R (programming language)/Tutorials/Connecting Fortran and R

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This is to briefly describe the process of connecting the programming languages: Fortran and R. At least basic knowledge of both programming languages is assumed here.

Basic requirements[edit | edit source]

  • R - R should be installed on your computer. In this tutorial R version 2.10.1 (2009-12-14) was used on a Windows XP machine. For information about setup visit the installation how-to.
  • The Fortran program - You have to have a program source code, that you want to use in R. Please note, that R is able to call only subroutines. In case of functions a so called "wrapper subroutine" should be used. You find more about this here.

Sample program[edit | edit source]

Copy the program below to a text file, and name it: multiply.f

c sample subroutine to include for R
       subroutine multiply(ax,bx,cx)
       implicit none

       integer ax,bx,cx



Making a dll[edit | edit source]

In order to connect these two programming languages you need to compile the Fortran code. You will need a Fortran compiler for this one. The following example assumes a gfortran compiler.

To make a dll (Dynamic-link library) from the source code, open the command prompt, navigate to the directory with the source code and type:

gfortran -shared -o multiply.dll multiply.f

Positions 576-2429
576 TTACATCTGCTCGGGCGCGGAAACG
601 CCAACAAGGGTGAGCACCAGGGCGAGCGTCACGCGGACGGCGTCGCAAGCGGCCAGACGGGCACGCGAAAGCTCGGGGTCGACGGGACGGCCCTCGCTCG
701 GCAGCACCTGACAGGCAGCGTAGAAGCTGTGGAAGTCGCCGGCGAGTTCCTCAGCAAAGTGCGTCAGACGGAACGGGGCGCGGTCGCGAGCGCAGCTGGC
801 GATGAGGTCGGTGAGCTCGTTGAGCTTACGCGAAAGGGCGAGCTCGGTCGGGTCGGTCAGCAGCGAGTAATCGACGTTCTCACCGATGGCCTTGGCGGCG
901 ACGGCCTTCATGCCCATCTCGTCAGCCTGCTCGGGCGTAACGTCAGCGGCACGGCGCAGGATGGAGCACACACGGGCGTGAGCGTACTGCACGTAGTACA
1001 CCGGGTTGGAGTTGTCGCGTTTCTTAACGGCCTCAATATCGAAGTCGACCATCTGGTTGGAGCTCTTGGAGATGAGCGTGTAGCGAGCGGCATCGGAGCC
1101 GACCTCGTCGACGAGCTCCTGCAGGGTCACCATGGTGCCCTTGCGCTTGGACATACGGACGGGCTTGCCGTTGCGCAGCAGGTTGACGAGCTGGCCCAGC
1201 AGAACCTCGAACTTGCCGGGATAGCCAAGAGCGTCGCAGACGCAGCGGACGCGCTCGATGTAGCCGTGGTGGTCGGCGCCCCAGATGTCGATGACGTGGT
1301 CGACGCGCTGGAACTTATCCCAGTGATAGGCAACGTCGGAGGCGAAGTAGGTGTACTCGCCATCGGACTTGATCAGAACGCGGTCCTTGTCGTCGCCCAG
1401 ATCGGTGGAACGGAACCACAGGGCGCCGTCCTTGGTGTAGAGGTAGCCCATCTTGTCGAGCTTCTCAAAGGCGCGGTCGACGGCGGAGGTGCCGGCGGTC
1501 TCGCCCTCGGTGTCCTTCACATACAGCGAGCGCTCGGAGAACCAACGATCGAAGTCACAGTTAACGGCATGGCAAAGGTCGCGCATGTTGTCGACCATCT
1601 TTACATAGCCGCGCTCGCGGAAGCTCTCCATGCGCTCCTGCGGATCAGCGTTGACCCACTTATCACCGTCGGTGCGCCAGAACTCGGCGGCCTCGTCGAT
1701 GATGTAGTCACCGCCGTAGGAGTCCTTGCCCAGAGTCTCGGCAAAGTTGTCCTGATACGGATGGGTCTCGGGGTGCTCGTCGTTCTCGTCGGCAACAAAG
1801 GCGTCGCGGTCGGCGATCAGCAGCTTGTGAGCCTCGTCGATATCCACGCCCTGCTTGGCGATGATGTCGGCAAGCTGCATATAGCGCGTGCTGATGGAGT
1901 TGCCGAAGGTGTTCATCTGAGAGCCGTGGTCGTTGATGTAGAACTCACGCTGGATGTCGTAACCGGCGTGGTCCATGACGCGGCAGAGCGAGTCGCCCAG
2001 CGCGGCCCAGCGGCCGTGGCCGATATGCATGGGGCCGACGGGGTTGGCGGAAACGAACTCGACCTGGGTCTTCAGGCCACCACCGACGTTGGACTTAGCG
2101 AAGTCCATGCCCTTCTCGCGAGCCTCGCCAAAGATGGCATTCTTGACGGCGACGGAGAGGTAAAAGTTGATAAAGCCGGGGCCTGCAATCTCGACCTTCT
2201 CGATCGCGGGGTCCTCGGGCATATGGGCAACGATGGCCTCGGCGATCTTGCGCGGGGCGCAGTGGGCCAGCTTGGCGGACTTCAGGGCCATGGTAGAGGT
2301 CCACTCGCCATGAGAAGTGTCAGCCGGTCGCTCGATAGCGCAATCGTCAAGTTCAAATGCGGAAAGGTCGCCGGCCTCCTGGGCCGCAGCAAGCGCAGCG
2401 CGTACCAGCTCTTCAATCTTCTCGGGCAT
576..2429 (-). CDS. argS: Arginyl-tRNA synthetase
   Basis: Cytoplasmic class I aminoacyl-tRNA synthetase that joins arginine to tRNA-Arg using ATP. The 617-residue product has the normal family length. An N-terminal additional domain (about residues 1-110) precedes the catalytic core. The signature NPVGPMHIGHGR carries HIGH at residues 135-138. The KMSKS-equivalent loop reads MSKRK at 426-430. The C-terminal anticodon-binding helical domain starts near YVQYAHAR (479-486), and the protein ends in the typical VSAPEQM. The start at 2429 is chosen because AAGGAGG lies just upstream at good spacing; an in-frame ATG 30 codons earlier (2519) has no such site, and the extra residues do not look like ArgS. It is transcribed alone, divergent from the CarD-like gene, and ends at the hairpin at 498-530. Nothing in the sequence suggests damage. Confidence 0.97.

Where multiply.f is the name of the file which contains the source code.

In Lahey Fortran compiler you should use the -dll switch instead of -shared.

Inside R[edit | edit source]

  • Open R. The simplest case is to move the newly created dll file to the working directory of R. (Note: type getwd() to find out your working directory.)
  • You have to load the dll file to R. For this use dyn.load() like this:

Where d:/work/R_work_files/general/multiply is the path to the dll file.

  • To test if it was loaded correctly, type:

If you get "[1] TRUE", you are ok. If not, find out the cause of it (some hints are here).

  • The last thing you have to do is call the compiled Fortran subroutine from R using ".Fortran()" like this:

and you will get:

[1] 5

[1] 2

[1] 10

Where $c equals 10, which is exactly 5 times 2 Smiley.svg.

Move to R function[edit | edit source]

The process below is optional, but it makes the usage of the "final product" much more simple and user friendly.

Source code[edit | edit source]

  • Open a new script, paste the following code there and save it as fortranConnection.r
# script to test the link between Fortran and R
star = function(a,b){
     # res holds the results for the Fortran call
     res =.Fortran("multiply",as.integer(a),as.integer(b),c=integer(1))

Note: As an outcome you are interested just in the value of c, so the return value will be res$c and not the whole res.

  • In R open Files> Source R code..., find fortranConnection.r and source it in.
  • Use your brand new R function as:

Which leads to not-so-surprising result:

[1] 10

Special cases[edit | edit source]

  • Some compilers leave a trailing underscore after the subroutine name inside the dll file. If the is.loaded test above gives a FALSE for you, try this as one of the possible solutions:
  • Also other compiler specific issues might come in, such as for Lahey the following line could be inserted into the Fortran source code:
DLL_EXPORT mySubroutine

Where mySubroutine is the subroutine name to be exported to a dll file. More information here.

External links[edit | edit source]

For further reading about the topic: